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South Korea Is Putting The Pressure On Epic And Apple

South Korea is poised to pass a law forcing Apple and Google to allow alternative payment methods in their app stores, which would be a massive win for Epic Games. As reported by The Wall Street Journal, South Korea's National Assembly has passed a bill that would lessen the grip of the tech giants over their respective app stores and platforms. The bill will become law when it is signed by South Korean President Moon Jae-in, whose party strongly supports the bill.

The bill amends South Korea's Telecommunications Business Act, making it so app store operators, like Apple and Google, have to allow app makers to include alternative payment options. As it stands, Apple and Google don't allow this in most markets. Epic Games attempting to add its own payment system to "Fornite" on iOS is what led to Apple removing the game from its App Store, which resulted in a legal battle between Epic Games and Apple.

The bill also bans app store operators from unreasonably delaying an app's approval, or removing an app from the store, in order to prevent the stores from retaliating against app developers. Companies that fail to comply with the new laws would be fined 3% of their revenue in South Korea.

What does this mean outside of South Korea?

This bill could give Epic Games exactly what it asked for in its court battles against Apple and Google. While the lawsuit went to trial earlier this year, which led to some funny moments, a verdict has yet to be issued. However, if other countries follow South Korea's lead, Apple and Google may be forced to make changes to their app stores, regardless of the verdict. South Korea hopes to set an example for the world.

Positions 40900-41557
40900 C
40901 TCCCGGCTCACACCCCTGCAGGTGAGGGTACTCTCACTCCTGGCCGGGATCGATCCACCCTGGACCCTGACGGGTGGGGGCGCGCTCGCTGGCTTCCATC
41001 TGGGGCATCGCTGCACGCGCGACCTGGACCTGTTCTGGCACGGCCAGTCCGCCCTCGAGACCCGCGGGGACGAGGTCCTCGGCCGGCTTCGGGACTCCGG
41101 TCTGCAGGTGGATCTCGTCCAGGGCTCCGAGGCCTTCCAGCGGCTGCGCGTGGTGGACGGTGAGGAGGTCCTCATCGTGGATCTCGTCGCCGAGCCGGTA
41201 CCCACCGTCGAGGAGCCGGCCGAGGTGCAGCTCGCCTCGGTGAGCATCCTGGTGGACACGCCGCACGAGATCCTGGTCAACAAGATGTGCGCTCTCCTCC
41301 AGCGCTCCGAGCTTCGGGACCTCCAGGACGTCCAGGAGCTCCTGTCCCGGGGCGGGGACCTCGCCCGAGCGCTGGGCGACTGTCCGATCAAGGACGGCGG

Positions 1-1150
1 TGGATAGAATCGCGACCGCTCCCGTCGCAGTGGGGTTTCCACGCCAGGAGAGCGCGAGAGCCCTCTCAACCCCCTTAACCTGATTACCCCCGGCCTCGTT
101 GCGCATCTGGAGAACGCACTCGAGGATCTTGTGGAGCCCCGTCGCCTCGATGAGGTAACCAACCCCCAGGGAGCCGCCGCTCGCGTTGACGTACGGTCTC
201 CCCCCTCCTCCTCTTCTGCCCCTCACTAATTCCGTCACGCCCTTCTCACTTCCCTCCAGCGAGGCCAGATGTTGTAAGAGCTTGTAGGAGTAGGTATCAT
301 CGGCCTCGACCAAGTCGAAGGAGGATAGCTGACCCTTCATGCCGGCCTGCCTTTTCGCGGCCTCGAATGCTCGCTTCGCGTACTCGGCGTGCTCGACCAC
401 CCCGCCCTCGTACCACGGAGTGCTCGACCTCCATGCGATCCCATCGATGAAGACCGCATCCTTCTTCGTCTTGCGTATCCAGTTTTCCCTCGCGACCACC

"As bills with similar implications are being proposed in the U.S. and Europe, South Korea's bill will become a cornerstone for legislating app market platform regulations world-wide," South Korean communications commission Chairman Han Sang-hyuk said.

The United States had a similar bill, named the Open App Markets Act, introduced into the U.S. Senate recently. The act would force app store operators to allow third-party payment options in the U.S. While it isn't clear if or when the bill could pass, the bill's existence shows an interest in dismantling the apparent monopolies that app store operators have.

For now, the South Korean law probably won't have any immediate impact outside of South Korea, since Apple and Google won't likely give up revenue willingly in other countries.